It happened that we were on vacation the second week of March in San Clemente, Calif. We had moved from there in 1995 to be closer to family in Newburyport, but we enjoy getting back to that sunny spot on the Pacific Ocean. We were awakened early March 11 by a phone call from our daughter in Massachusetts alerting us to the 8.9 magnitude earthquake in Japan and an impending tsunami heading toward the California coastline.

From our vantage point in an oceanfront condominium, 100 feet up from a bluff, we overlooked the San Clemente pier. This early morning there were people on the bluff looking out to sea in expectation of "The Big Wave." The local high school surfboard team had been pulled from their daily training in the ocean and were standing around as I walked down the hill for our daily newspaper.

Luckily, San Clemente faces more south than west, unlike beaches further north at Santa Cruz and Crescent City that sustained a combined $40 million in damage plus one loss of life. Thankfully, no tsunami materialized in San Clemente, but the beaches were closed for two days in any case.

With the threat of "The Big Wave" diminished, the next threat became radiation. Over the next week, there was a plethora of information on TV regarding where to buy Geiger counters (from $200 to $3,000), but very little input on how to operate them. Drug stores and pharmacies were having a run on KI pills (potassium iodide) to counteract the effects of radiation, which had not as yet reached California. As much as there were warnings about side effects, people were stocking up on the pills plus iodized salt. They didn't realize that it would require consumption of 3 pounds of salt to meet the recommended minimal dosage of KI. One redeeming factor, however; it took Charlie Sheen off California TV for a week.

It was always of little comfort when we lived there that we had the San Onofre Nuclear Generating Station 2 miles from downtown San Clemente. It was built in the early 1970s to withstand an earthquake of 7.0 with a 30-foot wall surrounding it. Unfortunately, it lies on the ocean's edge and only 5 miles from an earthquake fault. The last big quake to hit the area was at Northridge, 75 miles north, and was 6.9 magnitude. Cold comfort indeed after Fukashima's 8.9!

When we lived in San Clemente, several times a year, we bolted from our beds when an earthquake hit and made for the transom between bedroom and garage, the strongest part of the house, and hung onto each other while the rocking and rolling continued. It seemed like an eternity, but was actually only seconds before it stopped. You may hide from a hurricane or a tornado, but with an earthquake, there is no place to hide. They talked all week there about "The Big One" that would strike California sometime within the next 34 years. I hope we aren't on vacation there during that time.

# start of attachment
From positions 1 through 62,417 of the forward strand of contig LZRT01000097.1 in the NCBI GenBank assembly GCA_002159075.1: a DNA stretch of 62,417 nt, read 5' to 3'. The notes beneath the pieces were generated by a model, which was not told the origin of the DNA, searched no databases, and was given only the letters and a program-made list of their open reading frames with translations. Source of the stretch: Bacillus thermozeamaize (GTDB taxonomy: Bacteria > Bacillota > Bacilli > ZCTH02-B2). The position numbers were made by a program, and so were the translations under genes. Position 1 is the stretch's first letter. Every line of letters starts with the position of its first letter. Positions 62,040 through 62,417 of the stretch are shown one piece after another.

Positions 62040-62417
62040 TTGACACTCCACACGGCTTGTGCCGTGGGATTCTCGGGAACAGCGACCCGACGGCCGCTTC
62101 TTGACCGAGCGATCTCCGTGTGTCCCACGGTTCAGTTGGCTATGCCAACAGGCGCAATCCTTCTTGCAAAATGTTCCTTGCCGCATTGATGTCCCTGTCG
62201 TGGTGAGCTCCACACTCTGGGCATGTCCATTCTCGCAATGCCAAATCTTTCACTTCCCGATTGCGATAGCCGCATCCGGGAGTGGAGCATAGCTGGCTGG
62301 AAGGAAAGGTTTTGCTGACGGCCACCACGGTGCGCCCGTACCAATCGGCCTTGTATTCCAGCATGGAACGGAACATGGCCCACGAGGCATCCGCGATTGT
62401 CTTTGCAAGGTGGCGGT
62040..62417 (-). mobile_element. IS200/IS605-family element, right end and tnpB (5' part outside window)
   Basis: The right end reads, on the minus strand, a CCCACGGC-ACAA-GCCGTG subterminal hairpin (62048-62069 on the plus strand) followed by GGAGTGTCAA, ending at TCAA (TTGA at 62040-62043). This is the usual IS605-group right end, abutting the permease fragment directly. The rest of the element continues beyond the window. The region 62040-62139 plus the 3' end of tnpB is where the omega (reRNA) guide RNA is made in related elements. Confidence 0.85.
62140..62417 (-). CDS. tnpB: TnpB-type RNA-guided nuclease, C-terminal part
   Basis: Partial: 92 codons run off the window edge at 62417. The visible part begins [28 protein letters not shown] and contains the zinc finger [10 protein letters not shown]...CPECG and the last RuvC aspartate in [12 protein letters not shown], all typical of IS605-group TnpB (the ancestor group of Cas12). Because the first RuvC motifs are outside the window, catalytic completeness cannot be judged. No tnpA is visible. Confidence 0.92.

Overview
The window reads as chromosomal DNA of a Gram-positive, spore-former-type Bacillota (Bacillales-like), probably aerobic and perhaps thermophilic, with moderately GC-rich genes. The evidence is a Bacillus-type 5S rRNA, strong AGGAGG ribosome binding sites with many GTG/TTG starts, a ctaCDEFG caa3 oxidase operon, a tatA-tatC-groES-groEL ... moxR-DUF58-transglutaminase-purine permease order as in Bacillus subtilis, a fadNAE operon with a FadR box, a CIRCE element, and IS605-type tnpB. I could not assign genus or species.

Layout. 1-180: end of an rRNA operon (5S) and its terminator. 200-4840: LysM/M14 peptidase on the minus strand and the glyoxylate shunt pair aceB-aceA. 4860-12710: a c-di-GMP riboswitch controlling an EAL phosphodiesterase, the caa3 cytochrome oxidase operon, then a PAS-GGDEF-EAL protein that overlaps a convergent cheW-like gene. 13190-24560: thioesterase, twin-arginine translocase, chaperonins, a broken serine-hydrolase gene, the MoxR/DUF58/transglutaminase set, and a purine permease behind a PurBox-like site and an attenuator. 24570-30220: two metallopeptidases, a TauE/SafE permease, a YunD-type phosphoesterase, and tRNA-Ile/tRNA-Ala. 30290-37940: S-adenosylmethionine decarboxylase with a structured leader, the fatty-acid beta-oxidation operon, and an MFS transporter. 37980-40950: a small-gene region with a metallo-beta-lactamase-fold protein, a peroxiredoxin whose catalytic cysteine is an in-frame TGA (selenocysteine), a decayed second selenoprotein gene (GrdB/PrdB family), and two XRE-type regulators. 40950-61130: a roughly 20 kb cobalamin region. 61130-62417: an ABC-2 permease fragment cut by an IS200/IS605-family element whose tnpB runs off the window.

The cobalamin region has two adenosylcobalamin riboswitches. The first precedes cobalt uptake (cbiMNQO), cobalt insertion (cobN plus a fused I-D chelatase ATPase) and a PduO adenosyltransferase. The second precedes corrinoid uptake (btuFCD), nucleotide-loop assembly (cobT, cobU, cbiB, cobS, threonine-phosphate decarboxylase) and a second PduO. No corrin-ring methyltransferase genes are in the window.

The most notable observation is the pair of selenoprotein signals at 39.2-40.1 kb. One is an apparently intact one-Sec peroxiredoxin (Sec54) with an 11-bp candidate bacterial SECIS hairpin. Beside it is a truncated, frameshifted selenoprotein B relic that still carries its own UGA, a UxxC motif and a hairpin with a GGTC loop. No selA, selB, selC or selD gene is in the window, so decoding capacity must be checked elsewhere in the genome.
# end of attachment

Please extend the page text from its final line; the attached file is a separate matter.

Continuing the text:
The tragic event in Japan brought home to my wife and me a recollection of a similar event 32 years ago: March 1979. We heard all the week of March 12 of the impending meltdown of the rods of the Fukashima plant and the dire consequences similar to Chernobyl and Three Mile Island. That's when it hit us hard! We had no idea how close a single reactor at that Pennsylvania plant came to complete meltdown in 1979. Our daughter was a student at Susquehanna University, just a few miles from the Three Mile Island facility. It was difficult to give advice because of the panic for all involved. We felt the best we could offer was to stay on campus and not get on clogged roads. For example, when the plant was nearing meltdown, evacuation routes for two adjoining counties, Dauphin and Cumberland, had traffic heading toward each other on the narrow Harvey Taylor Bridge over the Susquehanna River. Fortunately, cooler heads changed the routes.

The Chernobyl plant was sealed in cement September 1986. The people of Japan have a long road ahead rebuilding infrastructure that is totally wiped out over hundreds of miles. Still to be addressed personally is the loss of more than 11,800 lives, 15,540 missing and more than 450,000 in shelters. Life goes on, but memories of that specific day, March 11, will live forever.

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Robert D. Campbell, an essayist who lives in Newburyport, believes that a sense of humor is essential.

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